Explain the most common tax forms for 2022

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The IRS has officially kicked off tax season, and taxpayers’ physical and digital mailboxes will soon begin, if they haven’t already, filling out tax forms from their employers, banks and financial institutions, and d ‘somewhere else. Heeding the IRS’ warning that this will be another hectic tax season plagued with potential delays, the Illinois CPA Society (ICPAS) has compiled a list to help taxpayers and urges them not to later compiling and filing their tax returns.

Browsing through the various forms with seemingly identical titles can be confusing, so here’s a breakdown of the forms most taxpayers are likely to receive this year:

  • W-2: One of the most common forms, Form W-2, is provided annually by employers to report a taxpayer’s total compensation, taxes paid, and contributions to retirement accounts, among other payroll details.
  • 1098: Buying a new property or continuing to pay a mortgage? Form 1098 is the mortgage interest statement provided by each lender for each mortgage on which a taxpayer is named, showing the amount paid in interest and insurance premiums, along with other financial details.
  • 1098-E: Taxpayers with federal student loans may or may not receive this form for 2021, as interest on these loans has been waived due to COVID-19 hardship. Generally, Form 1098-E reports interest on federal student loans paid by borrowers equal to or greater than $600.
  • 1098-T: Taxpayers who received payments for eligible tuition and expenses, certain adjustments, scholarships, or grants will receive Form 1098-T from their educational institution for reporting purposes.
  • 1099-B: Investors receiving proceeds from brokerage or barter transactions, such as the sale of stocks or options, or the exchange of property, will receive a Form 1098-B from each applicable financial institution to report any capital gain or loss. .
  • 1099-DIV: Each bank or financial institution where a taxpayer receives dividends or other distributions from their investments during the calendar year will receive Form 1099-DIV to report the income.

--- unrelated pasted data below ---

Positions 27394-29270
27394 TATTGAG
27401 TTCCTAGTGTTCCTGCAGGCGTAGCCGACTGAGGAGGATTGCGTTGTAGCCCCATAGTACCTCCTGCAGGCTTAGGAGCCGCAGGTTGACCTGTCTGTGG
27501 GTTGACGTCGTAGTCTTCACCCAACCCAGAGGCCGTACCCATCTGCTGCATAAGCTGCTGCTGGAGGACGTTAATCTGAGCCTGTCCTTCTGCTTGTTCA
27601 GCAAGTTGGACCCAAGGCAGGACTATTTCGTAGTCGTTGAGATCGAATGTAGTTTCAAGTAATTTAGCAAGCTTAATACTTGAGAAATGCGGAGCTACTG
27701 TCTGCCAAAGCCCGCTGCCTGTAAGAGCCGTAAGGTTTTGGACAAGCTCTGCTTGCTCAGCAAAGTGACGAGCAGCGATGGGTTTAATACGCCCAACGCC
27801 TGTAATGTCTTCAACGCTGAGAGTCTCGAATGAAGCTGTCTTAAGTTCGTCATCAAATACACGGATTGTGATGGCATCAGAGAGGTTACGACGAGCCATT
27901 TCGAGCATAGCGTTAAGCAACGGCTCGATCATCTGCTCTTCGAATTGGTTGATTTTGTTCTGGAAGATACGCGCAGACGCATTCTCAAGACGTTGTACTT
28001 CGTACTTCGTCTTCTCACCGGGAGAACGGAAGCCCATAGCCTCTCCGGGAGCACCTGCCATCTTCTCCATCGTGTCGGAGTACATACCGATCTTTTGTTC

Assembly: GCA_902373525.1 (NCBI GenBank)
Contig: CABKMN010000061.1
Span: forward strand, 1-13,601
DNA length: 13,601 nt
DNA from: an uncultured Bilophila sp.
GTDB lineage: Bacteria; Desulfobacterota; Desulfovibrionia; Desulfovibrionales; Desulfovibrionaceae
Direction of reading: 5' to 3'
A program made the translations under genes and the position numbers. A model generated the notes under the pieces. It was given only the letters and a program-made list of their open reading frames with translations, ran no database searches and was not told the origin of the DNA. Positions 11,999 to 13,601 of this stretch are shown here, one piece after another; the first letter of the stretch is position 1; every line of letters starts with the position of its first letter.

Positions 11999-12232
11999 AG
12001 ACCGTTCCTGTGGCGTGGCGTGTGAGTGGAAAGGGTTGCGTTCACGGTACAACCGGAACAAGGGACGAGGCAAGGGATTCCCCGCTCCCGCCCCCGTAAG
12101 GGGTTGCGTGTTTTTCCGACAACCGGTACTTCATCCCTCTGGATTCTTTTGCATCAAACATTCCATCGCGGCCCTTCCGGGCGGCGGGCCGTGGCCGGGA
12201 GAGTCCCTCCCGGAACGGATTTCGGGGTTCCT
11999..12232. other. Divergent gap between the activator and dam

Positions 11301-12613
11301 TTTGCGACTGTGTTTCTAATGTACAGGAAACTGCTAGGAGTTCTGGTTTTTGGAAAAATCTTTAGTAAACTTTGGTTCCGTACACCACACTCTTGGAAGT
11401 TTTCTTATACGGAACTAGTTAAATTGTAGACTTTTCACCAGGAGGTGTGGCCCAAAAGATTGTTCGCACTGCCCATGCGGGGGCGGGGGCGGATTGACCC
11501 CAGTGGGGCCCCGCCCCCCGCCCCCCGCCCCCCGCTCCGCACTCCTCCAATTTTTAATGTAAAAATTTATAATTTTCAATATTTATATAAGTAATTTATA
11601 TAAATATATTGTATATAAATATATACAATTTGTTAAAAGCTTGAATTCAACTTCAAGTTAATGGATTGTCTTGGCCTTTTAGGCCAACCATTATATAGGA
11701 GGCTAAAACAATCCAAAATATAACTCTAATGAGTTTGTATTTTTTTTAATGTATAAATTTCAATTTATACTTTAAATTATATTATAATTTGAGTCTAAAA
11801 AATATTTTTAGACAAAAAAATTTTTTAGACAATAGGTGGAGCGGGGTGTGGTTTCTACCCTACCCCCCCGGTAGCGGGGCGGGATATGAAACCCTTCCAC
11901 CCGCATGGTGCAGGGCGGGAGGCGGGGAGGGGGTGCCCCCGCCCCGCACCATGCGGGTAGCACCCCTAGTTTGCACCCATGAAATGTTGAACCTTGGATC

• 1099-INT: Interest earned above $10 will be reported on Form 1099-INT from each applicable bank or financial institution.
  • 1099-MISCELLANEOUS: Income from various sources, such as royalties, rent, prizes, or awards, will be reported on Form 1099-MISC.
  • 1099-R: If a taxpayer received a distribution of $10 or more from a pension, annuity, retirement account, profit-sharing plan, or insurance contract, Form 1099- R will be received from each applicable financial institution to report this income.
  • SSA-1099 or SSA-1042S: For taxpayers receiving Social Security benefits, Form SSA-1099 or Form SSA-1042S will be provided by the Social Security Administration to report the total amount of benefits received.
  • Letter 6419: This letter from the IRS shows the total amount of money parents received in 2021 through Child Tax Credit Advance Payments, which were made from July through December 2021. If a letter is not received Before filing, taxpayers can check the IRS website to see if they have received payments or are eligible for a credit.

Most tax forms will be delivered from January to February, and it is always a good idea to check each form for any errors or inconsistencies before completing them.

The deadline for filing personal income tax returns is Monday, April 18, 2022, three days later than the normal deadline of April 15 due to an emancipation holiday in the District of Columbia. April 18 is also the deadline to request a filing extension, which gives taxpayers until October 17, 2022 to file their 2021 tax return. Remember, however, that an extension only provides additional time. to file your return and that all advance payments are still due on April 18. The IRS is urging taxpayers to file their taxes electronically and choose direct deposit and refunds due to faster processing. .

Filing federal and state tax returns can be a hectic process. ICPAS reminds taxpayers that Certified Public Accountants (CPAs) have their backs. CPAs are strategically positioned to help taxpayers file their tax returns while determining the best ways to maximize tax deductions and tax refunds. ICPAS’ free “Find a CPA” directory can help taxpayers find the right trusted strategic advisor based on location, types of services required and languages ​​spoken. Find a CPA at www.icpas.org/findacpa.

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